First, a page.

- Workers ages 35 and older make up the largest percentage of temporary, or gig, workers; nearly 1 in 5 are ages 55 and older
- Study reveals list of fastest-growing occupations and locations
TACOMA, Wash. and MOSCOW, Idaho – November 1, 2019 – Forty-two percent of people picking up temporary work take on at least two gigs per week1 and new research shows they will have even more opportunities to choose from. Temporary Help Services is the largest category of gig employment and serves as a bellwether for broader growth trends. A study by TrueBlue and Emsi projects that Temporary Help Services employment will grow to more than 3.2 million jobs by 2025, an increase of nearly 254,000 jobs (8.5%) from 2019. This compares to 6% growth for all U.S. jobs from 2019 to 2025.
The study is based on Emsi’s data, which is aggregated from state and federal employment sources. The analysis focuses on Temporary Help Services workers who are employed by companies as well as self-employed.
- Temporary employment has been growing steadily for the last several years as the U.S. recovered from the last recession. Nearly 480,000 jobs were added from 2012 to 2019 with companies seeking more flexibility in how they staff and workers seeking greater control over when and where they work.
- While temporary employment is relatively balanced among age groups, the majority (57%) of people working temporary assignments, or gigs, are ages 35 and older; 18% are ages 55 and older. The number one reason why people say they want to take on gig work is to earn extra income followed by the desire to get their foot in the door with a company.2
- 24 and younger – 16%
- 25 to 34 – 27%
- 35 to 44 – 21%
- 45 to 54 – 18%
- 55 and older – 18%
- Los Angeles, CA (adding 13,466 jobs), Dallas, TX (+13,435 jobs), Chicago, IL (+12,944 jobs), Grand Rapids, MI (+8,997 jobs) and New York, NY (+8,718 jobs) are the top five metropolitan statistical areas (MSAs) projected to add the largest number of temporary jobs from 2019 to 2025.
- Supply chain-related jobs continue to dominate the list of fastest-growing temporary occupations from production to transportation and customer service.
“How companies and people look at work is different today, likely inspired by the memories of a casualty-ridden recession and the emergence of new technologies that make it easy to connect in real time for on-demand employment needs,” said Patrick Beharelle, CEO of TrueBlue. “Gig employment will continue to grow in popularity as more companies choose to reduce fixed labor costs to stay nimble and workers gravitate toward flexible work experiences that fit their lifestyles.”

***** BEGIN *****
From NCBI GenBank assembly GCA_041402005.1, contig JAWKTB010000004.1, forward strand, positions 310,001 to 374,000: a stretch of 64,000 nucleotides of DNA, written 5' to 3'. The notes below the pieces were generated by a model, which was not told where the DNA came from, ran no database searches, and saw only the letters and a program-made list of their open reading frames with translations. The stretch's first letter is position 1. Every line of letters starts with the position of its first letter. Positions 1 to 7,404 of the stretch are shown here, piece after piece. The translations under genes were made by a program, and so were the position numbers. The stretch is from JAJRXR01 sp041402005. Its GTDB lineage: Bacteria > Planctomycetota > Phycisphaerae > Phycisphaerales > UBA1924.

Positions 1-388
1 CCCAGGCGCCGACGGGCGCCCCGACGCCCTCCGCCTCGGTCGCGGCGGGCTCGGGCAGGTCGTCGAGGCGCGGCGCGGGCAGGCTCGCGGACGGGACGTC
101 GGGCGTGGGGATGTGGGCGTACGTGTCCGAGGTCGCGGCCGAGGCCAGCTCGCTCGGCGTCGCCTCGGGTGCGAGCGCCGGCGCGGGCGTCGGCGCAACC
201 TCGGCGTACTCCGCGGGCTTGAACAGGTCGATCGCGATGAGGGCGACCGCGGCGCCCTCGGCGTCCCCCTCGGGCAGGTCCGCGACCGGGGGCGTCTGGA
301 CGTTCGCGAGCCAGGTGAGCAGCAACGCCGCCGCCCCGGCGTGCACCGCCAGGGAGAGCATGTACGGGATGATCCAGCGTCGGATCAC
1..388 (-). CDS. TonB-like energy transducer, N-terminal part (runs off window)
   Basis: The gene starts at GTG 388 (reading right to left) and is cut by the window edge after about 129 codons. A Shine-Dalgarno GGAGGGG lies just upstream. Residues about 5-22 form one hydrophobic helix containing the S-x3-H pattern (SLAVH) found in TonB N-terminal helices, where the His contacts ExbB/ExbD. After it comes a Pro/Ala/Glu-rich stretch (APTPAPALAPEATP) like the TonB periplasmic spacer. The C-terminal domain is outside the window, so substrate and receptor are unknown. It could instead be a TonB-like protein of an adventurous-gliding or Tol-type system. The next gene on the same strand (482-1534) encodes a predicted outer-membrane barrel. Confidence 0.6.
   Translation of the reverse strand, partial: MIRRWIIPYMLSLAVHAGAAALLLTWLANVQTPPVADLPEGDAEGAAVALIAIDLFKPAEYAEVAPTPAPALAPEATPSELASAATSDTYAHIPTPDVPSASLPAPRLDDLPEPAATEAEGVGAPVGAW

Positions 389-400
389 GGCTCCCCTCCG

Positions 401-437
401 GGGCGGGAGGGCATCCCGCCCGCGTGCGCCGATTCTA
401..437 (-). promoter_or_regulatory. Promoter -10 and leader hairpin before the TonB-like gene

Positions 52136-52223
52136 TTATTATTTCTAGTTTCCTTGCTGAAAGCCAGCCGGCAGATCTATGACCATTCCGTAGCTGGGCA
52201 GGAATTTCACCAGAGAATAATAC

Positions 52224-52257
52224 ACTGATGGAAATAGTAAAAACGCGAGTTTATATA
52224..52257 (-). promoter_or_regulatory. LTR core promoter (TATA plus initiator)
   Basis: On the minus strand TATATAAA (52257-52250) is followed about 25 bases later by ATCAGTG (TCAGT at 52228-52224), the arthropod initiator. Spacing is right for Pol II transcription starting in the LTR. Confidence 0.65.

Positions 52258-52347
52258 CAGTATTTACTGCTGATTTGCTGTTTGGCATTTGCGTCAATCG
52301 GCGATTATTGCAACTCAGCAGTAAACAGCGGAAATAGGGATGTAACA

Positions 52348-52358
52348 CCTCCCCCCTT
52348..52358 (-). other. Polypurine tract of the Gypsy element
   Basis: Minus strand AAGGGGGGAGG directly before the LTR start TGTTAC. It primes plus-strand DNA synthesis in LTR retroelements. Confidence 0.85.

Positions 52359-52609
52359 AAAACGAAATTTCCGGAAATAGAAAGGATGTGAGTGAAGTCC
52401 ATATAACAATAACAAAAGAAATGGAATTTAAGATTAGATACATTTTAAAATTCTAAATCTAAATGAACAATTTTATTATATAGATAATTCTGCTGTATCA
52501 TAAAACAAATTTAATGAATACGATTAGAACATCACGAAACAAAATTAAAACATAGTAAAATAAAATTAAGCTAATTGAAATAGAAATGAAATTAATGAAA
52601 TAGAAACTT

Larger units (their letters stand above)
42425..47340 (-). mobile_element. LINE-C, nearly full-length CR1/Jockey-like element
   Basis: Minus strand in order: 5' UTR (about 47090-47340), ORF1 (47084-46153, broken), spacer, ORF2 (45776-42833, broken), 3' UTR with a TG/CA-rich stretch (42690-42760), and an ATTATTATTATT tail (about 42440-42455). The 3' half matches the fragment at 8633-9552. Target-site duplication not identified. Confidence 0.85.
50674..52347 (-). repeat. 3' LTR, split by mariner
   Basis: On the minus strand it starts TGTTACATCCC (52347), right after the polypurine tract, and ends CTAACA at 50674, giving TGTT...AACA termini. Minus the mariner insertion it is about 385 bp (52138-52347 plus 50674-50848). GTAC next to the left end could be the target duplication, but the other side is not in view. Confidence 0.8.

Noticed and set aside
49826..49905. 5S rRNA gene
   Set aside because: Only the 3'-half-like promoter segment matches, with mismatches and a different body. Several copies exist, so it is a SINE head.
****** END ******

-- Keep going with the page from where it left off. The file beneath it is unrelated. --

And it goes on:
“The labor market continues to be tight, and businesses are using many avenues to find the talent to keep their competitive edge,” said Rob Sentz, Emsi’s chief innovation officer. “This analysis indicates that gigs and other forms of temporary employment are a viable way for people to enter the labor market and for companies to quickly locate talent.”
1 and 2 TrueBlue’s October 2019 survey of more than 4,000 U.S. gig workers.
The fastest-growing temporary occupations from 2019 to 2025 include:
|Occupation||Temporary Employment 2019||Temporary Employment 2025||Temporary Employment Growth 2019 to 2025|
|Laborers and Freight, Stock, and Material Movers, Hand||544.450||598,077||53,62710%|
|Helpers – Production Workers||96,191||120,900||24,70926%|
|Packers and Packagers, Hand||124,098||136,565||12,46710%|
|Industrial Truck and Tractor Operators||57,429||62,958||5,52910%|
|Human Resources Specialists||54,746||60,156||5,41010%|
|Stock Clerks and Order Fillers||47,951||52,613||4,66210%|
|Office Clerks, General||118,404||123,016||4,6124%|
|Packaging and Filling Machine Operators and Tenders||46,843||51,356||4,51310%|
|Janitors and Cleaners, Except Maids and Housekeeping Cleaners||40,813||44,807||3,99410%|
|Customer Service Representatives||91,746||95,475||3,7294%|
|Software Developers, Applications||20,902||24,150||3,24816%|
Founded in 2001, Emsi is a labor market analytics firm that uses data to improve economic prosperity by connecting people, education and work in communities across the U.S. and internationally. Emsi works with professionals in higher education, economic development, workforce development, talent acquisition and site selection. Headquartered in Moscow, Idaho, with offices in the U.K. and Dallas, Emsi serves clients across the U.S., the U.K., Canada and Australia. Learn more at www.economicmodeling.com.
TrueBlue (NYSE: TBI) is a global leader in specialized workforce solutions that help clients achieve business growth and improve productivity. In 2018, the company connected approximately 730,000 people with work. TrueBlue’s PeopleReady segment offers on-demand industrial staffing services, PeopleManagement offers contingent and productivity-based, on-site industrial staffing and driver staffing services, and PeopleScout offers recruitment process outsourcing (RPO) and managed service provider (MSP) solutions to a wide variety of industries. Learn more at www.trueblue.com.
Vice President, Corporate Communications